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October 31, 2011

Movie Review: The House By The Cemetery (1981, Blu-ray)

If the mammoth two-disc edition of Lucio Fulci's Zombie wasn't enough, the braintrust at Blue Underground have chosen to release yet another heralded spaghetti-splatter classic with their brand-new Blu-ray of Fulci's 1981 The House By the Cemetary. Blue Underground has not only re-mastered the film digitally for the Blu-ray market but sweetened the release up with some quality extras.

Dr. Norman Boyle (Paolo Malco, The New York Ripper) and his wife, Lucy Boyle ( Catriona MacColl, The Beyond ) move to Boston to live in a very old, mysterious house with their young son, Bob (Giovanni Frezza, Manhattan Baby). For its age the home looks livable enough, the only problem is that mad doctor who made his home there, Freudstein (Giovanni De Nava) hasn't left the basement and occasionally partakes on the eating of the fresh body parts of not-so lucky visitors.

The House By the Cemetary is rather reserved when compared something like Zombie as it strives much  on the creepy atmosphere and effective camera-work. Cinematographer Sergio Salavati captures the "haunted house" feel perfectly. The body count isn't particularly huge but when people die it's as vicious and bloody as any Fulci offering. Freudstein tears out throats, stabs large knives through heads and does a fare share of dismemberment. The finale in "House" is really something special.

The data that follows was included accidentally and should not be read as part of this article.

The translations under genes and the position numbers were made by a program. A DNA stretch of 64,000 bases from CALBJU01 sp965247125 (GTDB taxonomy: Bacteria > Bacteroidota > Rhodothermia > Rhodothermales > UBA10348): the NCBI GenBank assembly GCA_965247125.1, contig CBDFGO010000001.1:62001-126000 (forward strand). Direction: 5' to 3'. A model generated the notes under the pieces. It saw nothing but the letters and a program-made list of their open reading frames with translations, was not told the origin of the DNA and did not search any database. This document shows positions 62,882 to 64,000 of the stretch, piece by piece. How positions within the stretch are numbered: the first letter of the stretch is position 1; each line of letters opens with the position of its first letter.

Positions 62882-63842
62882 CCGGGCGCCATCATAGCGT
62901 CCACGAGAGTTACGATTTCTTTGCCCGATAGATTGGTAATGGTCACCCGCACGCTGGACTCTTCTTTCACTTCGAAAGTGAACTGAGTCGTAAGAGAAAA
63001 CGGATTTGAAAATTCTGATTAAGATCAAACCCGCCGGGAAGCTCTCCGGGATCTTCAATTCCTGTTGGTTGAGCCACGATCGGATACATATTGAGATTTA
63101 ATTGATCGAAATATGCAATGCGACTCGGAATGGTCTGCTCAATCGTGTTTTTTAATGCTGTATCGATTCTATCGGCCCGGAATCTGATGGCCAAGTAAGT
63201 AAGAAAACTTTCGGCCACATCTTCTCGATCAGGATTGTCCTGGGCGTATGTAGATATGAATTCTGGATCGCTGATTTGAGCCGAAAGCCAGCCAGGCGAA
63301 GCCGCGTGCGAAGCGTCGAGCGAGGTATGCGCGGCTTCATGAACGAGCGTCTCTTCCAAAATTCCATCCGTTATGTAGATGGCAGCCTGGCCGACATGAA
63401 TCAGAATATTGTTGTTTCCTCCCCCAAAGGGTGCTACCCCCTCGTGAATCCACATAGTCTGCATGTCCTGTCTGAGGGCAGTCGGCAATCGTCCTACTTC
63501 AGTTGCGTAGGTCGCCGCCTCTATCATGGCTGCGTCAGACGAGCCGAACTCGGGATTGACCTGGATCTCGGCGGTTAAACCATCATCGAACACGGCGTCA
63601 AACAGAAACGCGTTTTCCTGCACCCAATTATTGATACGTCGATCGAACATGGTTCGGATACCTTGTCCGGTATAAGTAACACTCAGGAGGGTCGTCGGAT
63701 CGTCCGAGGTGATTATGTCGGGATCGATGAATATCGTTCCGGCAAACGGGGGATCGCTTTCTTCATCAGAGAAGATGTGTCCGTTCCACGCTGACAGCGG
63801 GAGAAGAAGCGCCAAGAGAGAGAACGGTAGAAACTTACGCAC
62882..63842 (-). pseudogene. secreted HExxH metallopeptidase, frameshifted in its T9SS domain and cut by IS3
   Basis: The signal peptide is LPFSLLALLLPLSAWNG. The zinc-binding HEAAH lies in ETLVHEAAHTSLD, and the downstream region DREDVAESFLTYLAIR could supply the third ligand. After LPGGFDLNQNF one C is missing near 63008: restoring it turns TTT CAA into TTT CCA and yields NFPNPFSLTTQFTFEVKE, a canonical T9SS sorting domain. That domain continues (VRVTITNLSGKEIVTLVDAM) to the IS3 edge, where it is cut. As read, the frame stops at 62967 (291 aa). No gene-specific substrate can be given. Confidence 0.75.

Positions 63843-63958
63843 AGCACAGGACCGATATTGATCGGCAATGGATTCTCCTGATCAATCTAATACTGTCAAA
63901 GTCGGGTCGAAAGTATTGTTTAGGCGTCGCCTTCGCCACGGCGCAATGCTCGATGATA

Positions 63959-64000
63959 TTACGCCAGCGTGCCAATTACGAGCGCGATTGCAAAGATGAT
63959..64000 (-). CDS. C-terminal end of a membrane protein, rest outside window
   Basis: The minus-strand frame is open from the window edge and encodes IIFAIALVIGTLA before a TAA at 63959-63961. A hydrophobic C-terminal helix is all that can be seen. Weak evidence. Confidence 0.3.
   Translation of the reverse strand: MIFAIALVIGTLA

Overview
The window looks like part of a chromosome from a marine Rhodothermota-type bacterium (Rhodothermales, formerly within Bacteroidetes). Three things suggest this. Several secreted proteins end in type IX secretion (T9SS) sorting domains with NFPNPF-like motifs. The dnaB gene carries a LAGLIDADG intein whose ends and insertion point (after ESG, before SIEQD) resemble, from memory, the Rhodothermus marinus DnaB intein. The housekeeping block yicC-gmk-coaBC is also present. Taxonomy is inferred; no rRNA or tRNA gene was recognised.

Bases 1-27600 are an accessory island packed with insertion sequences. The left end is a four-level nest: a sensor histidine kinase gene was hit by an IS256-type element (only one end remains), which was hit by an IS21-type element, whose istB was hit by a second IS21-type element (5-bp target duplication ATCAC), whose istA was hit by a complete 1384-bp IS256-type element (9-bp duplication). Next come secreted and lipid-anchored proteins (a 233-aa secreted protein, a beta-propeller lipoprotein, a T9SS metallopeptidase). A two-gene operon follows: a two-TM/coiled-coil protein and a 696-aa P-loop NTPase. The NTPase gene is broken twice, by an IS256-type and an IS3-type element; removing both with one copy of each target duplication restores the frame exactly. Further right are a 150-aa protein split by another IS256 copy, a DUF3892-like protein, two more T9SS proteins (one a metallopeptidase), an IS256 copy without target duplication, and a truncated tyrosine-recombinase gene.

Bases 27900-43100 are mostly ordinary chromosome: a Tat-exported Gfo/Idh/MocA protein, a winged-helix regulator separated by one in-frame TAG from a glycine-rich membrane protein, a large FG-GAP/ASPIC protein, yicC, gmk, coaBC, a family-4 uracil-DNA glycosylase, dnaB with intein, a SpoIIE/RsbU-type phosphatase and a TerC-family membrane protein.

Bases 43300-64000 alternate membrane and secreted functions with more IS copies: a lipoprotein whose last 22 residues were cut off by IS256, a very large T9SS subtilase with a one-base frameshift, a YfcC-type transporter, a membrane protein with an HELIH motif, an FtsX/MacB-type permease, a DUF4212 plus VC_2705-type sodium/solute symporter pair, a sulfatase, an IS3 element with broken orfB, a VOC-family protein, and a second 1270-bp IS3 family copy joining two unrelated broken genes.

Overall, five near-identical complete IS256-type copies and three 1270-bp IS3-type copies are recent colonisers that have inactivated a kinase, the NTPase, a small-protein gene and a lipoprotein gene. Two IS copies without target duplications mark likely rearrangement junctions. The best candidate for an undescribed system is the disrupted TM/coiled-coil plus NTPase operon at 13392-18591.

The transfer overall is gorgeous. Salvati and Fulci's work is as colorful and vibrant as ever without taking anything away from image. The English language dub ( Featuring Giovanni Frezza's notorious dub) sounds very good and fairs a little better than the Italian language track. The Blu-ray also features both English and Italian subtitles as well.

Four featurettes are included among the strong extras producesd by Blue Underground and supplement specialists Red Shirt Pictures: Meet the Browns has some solid interviews with stars Paolo Malco and Catriona MacColl, My Time with Terror features actor, Carlo De Mejo, Dagmar Lassander lends a few anecdotes to Tales of Laura Gittleson and my favorite, The Children of the Night. The House by the Cemetary's child stars, Giovanni Frezza and Silvia Collatina (who's grown up very nicely) give a kid's point- of-view on the set with Fulci. Frezza talks about how Fulci had his good and bad days and how the film scared him when he was a youngster. To round out the extras, trailers, a promo gallery and a deleted scene from Boyle's bat attack are here. The deleted scene shows a little more of the aftermath of the attack after Malco disposes of the bloody bat.

Blue Underground has done a fine job with The House By The Cemetary and will certainly recieve plenty of praise from Fulci-philes. Highly Recommended!                    

                                 (Screencaps courtesy of Rock! Shock! Pop!)

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